US Judge in Chauvin trial calls Waters' comments 'abhorrent'
Prosecution case nears end in ex-cop's trial in Floyd death
MINNEAPOLIS (AP) — The trial of a former Minneapolis police officer charged in George Floyd 's death enters its third week Monday, with the state nearing the end of a case built on searing witness accounts, official rejections of the neck restraint and expert testimony attributing Floyd's death to a lack of oxygen. Derek Chauvin, 45, who is white, is charged with murder and manslaughter in Floyd’s May 25 death. Police were called to a neighborhood market where Floyd, who was Black, was accused of trying to pass a counterfeit bill.
MINNEAPOLIS (AP) — The judge overseeing theof former Officer in the death of on Monday called recent comments from a California congresswoman “abhorrent," saying they could lead to a verdict being appealed and overturned.
Democratic U.S. Rep. Maxine Waterson Saturday outside the police department of a Minneapolis suburb where a police officer fatally shot a Black motorist earlier this month. Waters, who is Black, told the crowd she wanted to see a murder conviction for Floyd’s death.
EXPLAINER: Judge lets jury decide Floyd's remark about drugs
MINNEAPOLIS (AP) — The judge overseeing the trial of a former Minneapolis police officer in the death of George Floyd said Monday that he'll leave it up to the jury to sort out whether Floyd yelled “I ate too many drugs” or “I ain’t do no drugs” as three officers pinned him to the ground. Hennepin County Judge Peter Cahill made the ruling as attorneys argued over whether to allow the testimony of a use-of-force expert for the prosecution, Seth Stoughton, a professor at the University of South Carolina Law School. Prosecutors wanted him to testify from an academic perspective on whether Chauvin used reasonable force and about national policing standards.
When asked what should happen if Chauvin isn’t convicted on murder charges, she replied, “We gotta stay on the street, we’ve got to get more active, we’ve got to get more confrontational, we’ve got to make sure that they know that we mean business.”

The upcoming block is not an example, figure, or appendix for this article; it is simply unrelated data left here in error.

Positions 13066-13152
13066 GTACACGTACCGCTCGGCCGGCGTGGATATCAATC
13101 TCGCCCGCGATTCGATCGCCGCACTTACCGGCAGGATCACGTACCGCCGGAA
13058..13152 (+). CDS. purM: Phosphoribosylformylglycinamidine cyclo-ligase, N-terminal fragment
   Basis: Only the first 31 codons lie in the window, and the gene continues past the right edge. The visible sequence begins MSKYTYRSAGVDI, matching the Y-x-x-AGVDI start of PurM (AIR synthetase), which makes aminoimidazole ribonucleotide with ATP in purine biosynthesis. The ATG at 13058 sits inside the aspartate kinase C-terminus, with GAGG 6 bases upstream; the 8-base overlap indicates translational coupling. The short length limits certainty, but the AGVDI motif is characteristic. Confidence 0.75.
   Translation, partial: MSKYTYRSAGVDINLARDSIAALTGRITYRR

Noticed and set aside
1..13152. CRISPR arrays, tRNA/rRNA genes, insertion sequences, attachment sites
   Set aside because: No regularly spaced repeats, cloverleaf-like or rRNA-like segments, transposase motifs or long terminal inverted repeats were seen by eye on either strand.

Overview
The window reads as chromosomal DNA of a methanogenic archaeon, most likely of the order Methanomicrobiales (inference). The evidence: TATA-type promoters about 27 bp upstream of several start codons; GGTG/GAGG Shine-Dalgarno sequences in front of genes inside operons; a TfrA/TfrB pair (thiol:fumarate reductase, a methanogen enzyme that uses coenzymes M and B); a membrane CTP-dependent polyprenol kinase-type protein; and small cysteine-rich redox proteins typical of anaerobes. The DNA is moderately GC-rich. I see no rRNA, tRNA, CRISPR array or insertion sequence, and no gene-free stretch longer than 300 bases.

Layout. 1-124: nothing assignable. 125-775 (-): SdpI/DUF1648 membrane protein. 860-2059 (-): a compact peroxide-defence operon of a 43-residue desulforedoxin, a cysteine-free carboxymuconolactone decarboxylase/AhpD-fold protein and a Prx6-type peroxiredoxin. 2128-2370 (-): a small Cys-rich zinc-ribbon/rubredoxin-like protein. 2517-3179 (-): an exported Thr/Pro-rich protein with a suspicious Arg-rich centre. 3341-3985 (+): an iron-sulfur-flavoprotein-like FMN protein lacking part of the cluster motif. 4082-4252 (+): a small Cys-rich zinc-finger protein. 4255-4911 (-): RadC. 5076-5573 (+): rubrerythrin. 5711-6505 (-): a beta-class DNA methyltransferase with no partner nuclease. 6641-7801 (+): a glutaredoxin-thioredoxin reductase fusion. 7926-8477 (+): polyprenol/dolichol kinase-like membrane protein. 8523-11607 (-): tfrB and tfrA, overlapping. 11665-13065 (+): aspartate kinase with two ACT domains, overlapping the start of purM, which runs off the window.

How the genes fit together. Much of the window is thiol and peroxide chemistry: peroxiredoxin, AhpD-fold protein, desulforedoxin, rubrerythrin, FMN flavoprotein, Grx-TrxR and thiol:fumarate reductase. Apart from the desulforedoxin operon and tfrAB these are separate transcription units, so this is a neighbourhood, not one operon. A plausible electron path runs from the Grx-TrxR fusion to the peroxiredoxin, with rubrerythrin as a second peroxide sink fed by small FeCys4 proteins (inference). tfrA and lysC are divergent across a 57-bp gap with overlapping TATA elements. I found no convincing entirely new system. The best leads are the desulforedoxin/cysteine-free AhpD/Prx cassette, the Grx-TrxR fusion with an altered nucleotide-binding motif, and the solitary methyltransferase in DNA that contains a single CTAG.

Minneapolis is on edge as it anticipates the outcome of Chauvin’s trial and reels from the death of 20-year-oldin Brooklyn Center.
The judge in the Derek Chauvin case is orchestrating one of the nation’s most widely watched murder trials. Meet Peter Cahill.
While Judge Peter Cahill allowed cameras in the courtroom for the first time in Minnesota state history, he's also been strict on other matters.That is exactly where Hennepin County District Court Judge Peter Cahill finds himself in the murder trial of Derek Chauvin, entering its sixth week and bringing daily controversy and scrutiny to every step taken in the courtroom.
Judge Peter Cahill showed frustration with Waters' rhetoric shortly after the jury was dismissed Monday to begin deliberations. Chauvin's defense attorney had motioned for a mistrial in light of Waters' comments. Cahill denied the motion but called it “disrespectful to the rule of law and to the judicial branch" for elected officials to comment on the outcome of the case.
“Their failure to do so, I think, is abhorrent, he said. ”But I don’t think it has prejudiced us with additional material that would prejudice this jury. They have been told not to watch the news. I trust they are following those instructions."
A spokesman for Waters didn't immediately respond to a message seeking comment.
Conservatives have seized on Waters' comments, saying she is inflaming tensions as Minneapolis looks to prevent looting and destruction that occurred after Floyd's death last year.
EXPLAINER: Why is 'excited delirium' cited at Chauvin trial?